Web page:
Drivers warned of common items to never leave in their car
The Met Office has a number of yellow weather warnings active, alerting people to the effects of the snow and ice currently covering the nation. With cold temperatures set to stay around for the next few weeks, motorists are told to avoid leaving certain items in their car or it could lead to additional issues for them.
Drivers must wear glasses or contact lenses every time they drive if they need them to meet the “standards of vision for driving”.
However, by leaving them in the car, especially in freezing temperatures, the lenses can become damaged, causing them to expand and contract.
This will result in warped vision which can be incredibly dangerous if the driver cannot properly assess the road ahead of them.
Most drivers have an emergency kit of key essentials which can save them in the event of a breakdown or crash.
However, experts warn that drivers should “think again” if they are tempted to leave a pack of AA batteries in the car “just in case”.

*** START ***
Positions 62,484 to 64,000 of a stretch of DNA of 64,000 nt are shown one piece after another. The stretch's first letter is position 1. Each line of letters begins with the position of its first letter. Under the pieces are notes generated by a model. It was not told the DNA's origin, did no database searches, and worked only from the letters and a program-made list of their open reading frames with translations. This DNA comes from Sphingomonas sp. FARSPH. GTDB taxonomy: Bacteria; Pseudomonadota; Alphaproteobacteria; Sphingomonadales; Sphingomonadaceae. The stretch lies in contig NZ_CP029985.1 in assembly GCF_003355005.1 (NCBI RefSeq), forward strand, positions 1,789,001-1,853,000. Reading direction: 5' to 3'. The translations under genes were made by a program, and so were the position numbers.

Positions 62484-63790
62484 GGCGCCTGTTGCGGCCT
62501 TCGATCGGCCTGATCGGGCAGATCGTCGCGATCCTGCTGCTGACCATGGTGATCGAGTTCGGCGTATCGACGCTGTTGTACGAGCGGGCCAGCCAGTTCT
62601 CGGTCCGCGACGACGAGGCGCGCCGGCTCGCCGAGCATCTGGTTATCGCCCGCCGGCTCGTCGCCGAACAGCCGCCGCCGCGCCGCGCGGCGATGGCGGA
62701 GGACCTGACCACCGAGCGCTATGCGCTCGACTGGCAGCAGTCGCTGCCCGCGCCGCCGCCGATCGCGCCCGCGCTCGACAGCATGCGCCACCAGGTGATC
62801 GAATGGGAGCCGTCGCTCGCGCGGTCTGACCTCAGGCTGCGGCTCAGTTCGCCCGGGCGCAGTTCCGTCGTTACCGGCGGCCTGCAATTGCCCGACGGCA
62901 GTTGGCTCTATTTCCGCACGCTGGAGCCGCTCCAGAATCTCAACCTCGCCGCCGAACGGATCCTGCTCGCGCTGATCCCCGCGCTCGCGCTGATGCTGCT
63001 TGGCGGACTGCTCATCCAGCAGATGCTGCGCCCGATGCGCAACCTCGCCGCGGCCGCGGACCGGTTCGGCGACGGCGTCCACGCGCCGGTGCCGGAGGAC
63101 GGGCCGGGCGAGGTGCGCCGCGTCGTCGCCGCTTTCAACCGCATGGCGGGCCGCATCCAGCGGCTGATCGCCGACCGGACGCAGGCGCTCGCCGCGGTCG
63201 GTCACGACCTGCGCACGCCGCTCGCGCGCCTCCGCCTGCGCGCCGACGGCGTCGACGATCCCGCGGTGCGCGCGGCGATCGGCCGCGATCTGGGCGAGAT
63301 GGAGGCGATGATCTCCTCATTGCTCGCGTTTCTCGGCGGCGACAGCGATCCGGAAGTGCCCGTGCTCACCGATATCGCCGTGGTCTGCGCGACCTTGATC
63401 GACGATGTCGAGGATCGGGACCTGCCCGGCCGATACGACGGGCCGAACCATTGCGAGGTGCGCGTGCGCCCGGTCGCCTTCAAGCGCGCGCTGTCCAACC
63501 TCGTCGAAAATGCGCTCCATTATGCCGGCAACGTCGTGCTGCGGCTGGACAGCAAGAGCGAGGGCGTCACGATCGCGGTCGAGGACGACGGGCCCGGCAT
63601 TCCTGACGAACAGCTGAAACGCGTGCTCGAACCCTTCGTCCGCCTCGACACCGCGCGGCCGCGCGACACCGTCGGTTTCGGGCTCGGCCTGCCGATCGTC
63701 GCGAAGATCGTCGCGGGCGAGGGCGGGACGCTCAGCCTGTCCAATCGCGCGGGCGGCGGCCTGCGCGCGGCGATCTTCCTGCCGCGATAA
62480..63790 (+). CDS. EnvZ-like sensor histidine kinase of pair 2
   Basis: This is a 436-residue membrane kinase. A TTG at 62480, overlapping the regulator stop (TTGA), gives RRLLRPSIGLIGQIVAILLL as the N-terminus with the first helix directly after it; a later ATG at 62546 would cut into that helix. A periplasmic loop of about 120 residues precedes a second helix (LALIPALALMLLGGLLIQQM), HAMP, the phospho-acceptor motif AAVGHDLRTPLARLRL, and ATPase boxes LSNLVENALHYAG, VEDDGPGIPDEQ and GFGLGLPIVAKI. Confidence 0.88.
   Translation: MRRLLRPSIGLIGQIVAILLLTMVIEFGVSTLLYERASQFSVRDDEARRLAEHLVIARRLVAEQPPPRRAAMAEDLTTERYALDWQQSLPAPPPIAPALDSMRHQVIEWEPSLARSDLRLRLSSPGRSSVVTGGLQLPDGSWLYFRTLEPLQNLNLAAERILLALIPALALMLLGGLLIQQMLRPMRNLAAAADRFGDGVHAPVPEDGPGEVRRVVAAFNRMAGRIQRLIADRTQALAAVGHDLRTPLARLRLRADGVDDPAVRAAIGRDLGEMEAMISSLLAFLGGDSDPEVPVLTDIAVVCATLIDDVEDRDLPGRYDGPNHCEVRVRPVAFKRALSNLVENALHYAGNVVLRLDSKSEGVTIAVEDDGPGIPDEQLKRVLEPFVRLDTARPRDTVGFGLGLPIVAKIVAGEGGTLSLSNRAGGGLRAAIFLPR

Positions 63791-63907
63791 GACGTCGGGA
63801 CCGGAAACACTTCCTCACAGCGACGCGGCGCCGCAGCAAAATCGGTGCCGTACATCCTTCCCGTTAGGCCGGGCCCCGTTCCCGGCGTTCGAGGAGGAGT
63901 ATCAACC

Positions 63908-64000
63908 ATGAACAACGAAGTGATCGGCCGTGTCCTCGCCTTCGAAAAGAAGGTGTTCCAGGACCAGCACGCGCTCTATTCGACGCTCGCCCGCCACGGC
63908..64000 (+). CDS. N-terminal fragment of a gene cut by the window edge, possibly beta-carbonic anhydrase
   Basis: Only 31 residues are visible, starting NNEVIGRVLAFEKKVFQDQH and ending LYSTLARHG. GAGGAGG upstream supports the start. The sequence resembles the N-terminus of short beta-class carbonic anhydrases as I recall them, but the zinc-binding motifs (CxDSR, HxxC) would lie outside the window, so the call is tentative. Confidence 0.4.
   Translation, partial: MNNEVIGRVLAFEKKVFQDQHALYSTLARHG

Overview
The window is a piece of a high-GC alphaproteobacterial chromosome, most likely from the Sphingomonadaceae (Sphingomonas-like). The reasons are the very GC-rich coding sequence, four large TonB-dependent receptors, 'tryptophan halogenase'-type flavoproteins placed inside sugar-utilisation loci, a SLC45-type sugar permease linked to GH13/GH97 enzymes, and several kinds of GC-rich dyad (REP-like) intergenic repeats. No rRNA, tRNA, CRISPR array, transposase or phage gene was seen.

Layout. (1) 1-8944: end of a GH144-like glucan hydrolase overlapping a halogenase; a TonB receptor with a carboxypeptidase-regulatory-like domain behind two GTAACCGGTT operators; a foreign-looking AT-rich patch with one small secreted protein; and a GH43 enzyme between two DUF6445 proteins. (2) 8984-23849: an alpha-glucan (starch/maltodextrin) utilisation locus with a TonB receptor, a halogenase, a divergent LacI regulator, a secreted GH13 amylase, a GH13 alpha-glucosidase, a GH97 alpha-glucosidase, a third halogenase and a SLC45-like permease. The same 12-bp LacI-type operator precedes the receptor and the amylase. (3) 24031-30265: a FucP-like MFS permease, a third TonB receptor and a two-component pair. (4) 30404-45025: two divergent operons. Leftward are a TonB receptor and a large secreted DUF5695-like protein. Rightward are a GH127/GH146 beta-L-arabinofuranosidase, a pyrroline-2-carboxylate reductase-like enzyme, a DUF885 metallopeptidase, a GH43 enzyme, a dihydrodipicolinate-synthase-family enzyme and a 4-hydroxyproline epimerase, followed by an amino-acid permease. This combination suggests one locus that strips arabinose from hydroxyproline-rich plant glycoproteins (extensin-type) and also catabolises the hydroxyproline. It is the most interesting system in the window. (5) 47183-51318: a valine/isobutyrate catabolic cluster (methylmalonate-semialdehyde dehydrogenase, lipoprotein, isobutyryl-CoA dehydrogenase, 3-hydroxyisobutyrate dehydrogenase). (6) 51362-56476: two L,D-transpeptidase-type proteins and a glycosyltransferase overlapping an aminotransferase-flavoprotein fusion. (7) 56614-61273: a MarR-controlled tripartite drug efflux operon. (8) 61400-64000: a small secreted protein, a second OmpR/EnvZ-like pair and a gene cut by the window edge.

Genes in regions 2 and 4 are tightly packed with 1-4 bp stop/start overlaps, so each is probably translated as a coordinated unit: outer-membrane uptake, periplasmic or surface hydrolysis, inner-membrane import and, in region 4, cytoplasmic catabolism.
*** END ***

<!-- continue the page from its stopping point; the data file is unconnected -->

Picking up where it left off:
The batteries will run out of energy sooner because of the colder temperatures, with wind-up torches for emergencies potentially being a better option.
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Some drivers may choose to leave their medication in the car to remind them to take it, but the freezing temperatures overnight can “hinder their effectiveness”.
According to CarMoney, hard tablets should be affected the least, but the chemicals in liquids and injectable medications can degrade quickly.
People should always abide by the information listed on the medication, which is usually to keep them at room temperature.
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Laptops and phones
One of the most common complaints from people about their phones, tablets and laptops is poor battery life after minimal usage.
When leaving these devices in the car, they can become even worse, with the lithium-ion batteries being compromised by the cold weather.
Andrew Marshall, motoring expert at CarMoney, said: “To combat this, we recommend always taking key items out of the car into the house where it is warmer and more secure.”
With sub-zero temperatures being seen up and down the country, drivers should try and avoid leaving any fizzy drinks in their car overnight.
The frozen carbonated drink will expand as it freezes and put more pressure on the carbon inside, causing the can to explode when opened.
Generally, experts advise motorists to keep a bottle of water in their car in the event they become dehydrated, which could lead to dangerous driving.
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